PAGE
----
Carlsbad Raceway, a historic drag strip that, sadly, shuttered its doors in
2004. In 2001, Chatterton was the Outlaw Bracket champion there in
non-electronics, and for a little while he also drove a '33 Willys Sedan
Delivery, which he called "a pretty wild car." The Willys has since gone to
greener pastures after being crashed by another driver at last year's March
"How the Fiat came about was that I looked down the lane one day and saw about
20 other Camaros and I thought, I need something different," said Chatterton.
"The Camaro ran 10-flat at 133 mph, and we wanted to go a little faster. There
were only two ways to get there: either lose some weight off the car or spend a
lot of money on an engine. That engine is the common thread that has been in all
my cars, and it's all I can afford, so we said okay, let's lose the luggage. I
remembered from when we were kids, those Fiats were pretty cool.
Chatterton's '68 Camaro
at Carlsbad Raceway.
"The Camaro weighed probably 2,800 pounds, and this car weighs 1,600 and with me
in it, 1,850. We went from 10 seconds to 8.50 seconds without doing anything to
the motor. If you ever tried to spend money making a car go a second and a half
faster, that's probably 10 grand. When that breaks, it's another 10 grand. My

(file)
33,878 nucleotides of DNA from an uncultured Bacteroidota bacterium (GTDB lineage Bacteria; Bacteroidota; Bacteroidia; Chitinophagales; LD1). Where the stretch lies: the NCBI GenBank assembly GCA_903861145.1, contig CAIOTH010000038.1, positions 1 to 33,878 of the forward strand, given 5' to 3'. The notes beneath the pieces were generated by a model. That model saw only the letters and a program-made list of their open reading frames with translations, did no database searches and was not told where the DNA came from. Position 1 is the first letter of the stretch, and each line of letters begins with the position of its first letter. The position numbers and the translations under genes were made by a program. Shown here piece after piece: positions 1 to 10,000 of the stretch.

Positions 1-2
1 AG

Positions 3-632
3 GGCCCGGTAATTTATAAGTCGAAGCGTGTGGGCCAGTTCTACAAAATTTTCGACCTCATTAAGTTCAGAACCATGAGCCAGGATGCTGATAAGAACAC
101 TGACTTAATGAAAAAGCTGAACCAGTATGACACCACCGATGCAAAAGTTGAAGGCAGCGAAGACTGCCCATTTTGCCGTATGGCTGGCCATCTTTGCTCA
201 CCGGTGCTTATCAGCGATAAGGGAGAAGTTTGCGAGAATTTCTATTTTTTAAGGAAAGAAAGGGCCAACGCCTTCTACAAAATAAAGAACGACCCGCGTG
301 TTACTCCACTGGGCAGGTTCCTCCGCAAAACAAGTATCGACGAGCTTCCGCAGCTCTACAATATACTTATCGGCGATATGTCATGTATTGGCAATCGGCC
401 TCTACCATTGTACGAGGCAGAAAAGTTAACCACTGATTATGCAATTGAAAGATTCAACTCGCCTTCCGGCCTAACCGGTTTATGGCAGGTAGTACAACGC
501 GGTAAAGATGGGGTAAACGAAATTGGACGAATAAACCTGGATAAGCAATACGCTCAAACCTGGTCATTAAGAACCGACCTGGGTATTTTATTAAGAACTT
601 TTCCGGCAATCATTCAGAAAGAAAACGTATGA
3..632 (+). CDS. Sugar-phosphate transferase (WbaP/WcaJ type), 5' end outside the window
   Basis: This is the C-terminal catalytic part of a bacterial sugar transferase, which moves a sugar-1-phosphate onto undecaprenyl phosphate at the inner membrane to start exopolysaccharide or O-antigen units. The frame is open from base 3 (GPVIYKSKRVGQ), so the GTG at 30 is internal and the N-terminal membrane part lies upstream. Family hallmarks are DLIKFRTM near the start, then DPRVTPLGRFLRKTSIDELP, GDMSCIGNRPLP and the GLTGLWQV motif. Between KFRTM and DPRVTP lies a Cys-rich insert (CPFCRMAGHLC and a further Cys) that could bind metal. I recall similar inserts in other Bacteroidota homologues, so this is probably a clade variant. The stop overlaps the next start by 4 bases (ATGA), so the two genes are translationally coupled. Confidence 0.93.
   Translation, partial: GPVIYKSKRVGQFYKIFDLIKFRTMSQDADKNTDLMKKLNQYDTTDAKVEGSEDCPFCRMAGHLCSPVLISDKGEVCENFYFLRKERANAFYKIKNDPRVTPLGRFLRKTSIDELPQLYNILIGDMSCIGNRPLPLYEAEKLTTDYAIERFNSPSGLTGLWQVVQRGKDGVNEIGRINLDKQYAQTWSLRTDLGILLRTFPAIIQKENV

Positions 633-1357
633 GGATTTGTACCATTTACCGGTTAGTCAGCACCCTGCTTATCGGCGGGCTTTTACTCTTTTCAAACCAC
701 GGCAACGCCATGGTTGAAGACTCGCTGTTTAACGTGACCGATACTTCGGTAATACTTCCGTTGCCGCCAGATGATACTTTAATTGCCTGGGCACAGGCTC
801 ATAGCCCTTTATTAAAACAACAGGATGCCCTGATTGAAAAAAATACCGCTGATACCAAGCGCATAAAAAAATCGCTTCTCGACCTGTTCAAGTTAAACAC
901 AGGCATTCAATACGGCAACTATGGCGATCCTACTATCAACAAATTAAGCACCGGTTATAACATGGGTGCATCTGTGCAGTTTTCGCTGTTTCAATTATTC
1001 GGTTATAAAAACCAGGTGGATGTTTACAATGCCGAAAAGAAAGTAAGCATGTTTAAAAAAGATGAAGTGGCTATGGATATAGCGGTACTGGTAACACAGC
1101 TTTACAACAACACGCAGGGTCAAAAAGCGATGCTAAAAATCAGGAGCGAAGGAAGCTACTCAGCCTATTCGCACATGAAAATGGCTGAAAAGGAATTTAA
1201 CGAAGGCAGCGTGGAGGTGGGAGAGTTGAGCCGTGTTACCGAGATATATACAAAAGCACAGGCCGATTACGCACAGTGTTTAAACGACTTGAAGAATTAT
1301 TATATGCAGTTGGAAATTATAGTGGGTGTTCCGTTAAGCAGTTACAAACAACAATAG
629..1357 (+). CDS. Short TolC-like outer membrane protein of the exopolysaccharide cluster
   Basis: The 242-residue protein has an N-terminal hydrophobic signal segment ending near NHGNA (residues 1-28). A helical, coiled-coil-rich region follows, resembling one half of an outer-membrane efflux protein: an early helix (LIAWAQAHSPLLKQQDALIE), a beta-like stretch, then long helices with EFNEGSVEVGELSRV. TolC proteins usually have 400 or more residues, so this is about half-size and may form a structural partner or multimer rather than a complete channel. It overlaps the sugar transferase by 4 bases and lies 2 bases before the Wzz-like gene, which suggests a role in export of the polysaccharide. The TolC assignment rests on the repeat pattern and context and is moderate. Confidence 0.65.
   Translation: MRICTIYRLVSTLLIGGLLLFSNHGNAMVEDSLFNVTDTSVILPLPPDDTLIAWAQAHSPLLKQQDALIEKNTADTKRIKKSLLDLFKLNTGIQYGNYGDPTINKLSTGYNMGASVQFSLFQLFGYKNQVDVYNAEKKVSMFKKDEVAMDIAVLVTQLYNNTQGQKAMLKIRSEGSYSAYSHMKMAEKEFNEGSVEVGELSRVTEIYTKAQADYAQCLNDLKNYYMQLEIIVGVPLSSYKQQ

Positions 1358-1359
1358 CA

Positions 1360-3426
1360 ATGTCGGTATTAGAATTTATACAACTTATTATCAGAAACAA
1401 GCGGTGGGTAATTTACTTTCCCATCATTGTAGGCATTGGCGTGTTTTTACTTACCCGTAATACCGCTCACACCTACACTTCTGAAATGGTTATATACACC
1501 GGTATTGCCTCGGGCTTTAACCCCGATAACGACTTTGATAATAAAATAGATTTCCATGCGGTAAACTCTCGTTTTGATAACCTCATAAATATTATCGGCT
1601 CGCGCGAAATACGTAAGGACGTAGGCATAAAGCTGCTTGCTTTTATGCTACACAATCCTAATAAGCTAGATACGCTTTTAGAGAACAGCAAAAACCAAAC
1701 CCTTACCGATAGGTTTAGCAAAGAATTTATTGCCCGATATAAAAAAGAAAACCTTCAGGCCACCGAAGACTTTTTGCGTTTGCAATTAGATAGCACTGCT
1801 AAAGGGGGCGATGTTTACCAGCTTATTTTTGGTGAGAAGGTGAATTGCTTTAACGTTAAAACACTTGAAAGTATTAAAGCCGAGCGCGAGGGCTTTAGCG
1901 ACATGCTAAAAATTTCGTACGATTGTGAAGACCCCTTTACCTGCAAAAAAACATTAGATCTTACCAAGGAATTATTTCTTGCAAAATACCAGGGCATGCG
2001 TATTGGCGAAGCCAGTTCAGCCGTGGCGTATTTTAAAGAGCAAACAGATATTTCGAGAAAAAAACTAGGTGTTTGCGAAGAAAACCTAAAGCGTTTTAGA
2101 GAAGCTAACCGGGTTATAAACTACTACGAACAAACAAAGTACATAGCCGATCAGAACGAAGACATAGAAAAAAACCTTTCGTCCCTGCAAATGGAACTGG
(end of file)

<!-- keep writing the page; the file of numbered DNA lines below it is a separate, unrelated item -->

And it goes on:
thought was, I can't afford to do the set-up for that much, and then if it broke
that would be the end of it. We'd be done."
Chatterton now has a grand time hauling The Hitman to the races on an open
trailer, just like his dad George Jr. toted his own racecars back in the 1960s.
Chatterton says he learned a lot from his dad about how to run his program, and
that's why he opted for an open trailer.
"It just seems like the way it should be," said Chatterton. "What I also noticed
was that dad had a lot of friends. Whenever anyone had a problem, the friends
would say, let's fix that car. Rachelle and the family always go to the track
with me, and the family part of it is really neat. The people we race with have
families, too, and our kids get to see each other at the track. We have a lot of
fun racing, but if we lose, it's still fun because we get to hang out with our
The Southern California-based racer
has also competed on two
He rode his '78 Yamaha at Carlsbad Raceway.
This year the Chattertons will be spending plenty of time at the track as they
intend to run the full Summit Series and shoot for a championship. As Chatterton
says, "We like to run for Championships."
And what a lucky guy to get to run for the big money in such a cool car. He
knows it, though.
"My 10-second Camaro required more attention than this one does," he said."
It's a joy to drive, it's fun, it's exciting, and it's absolutely everything
you'd ever want in a race car."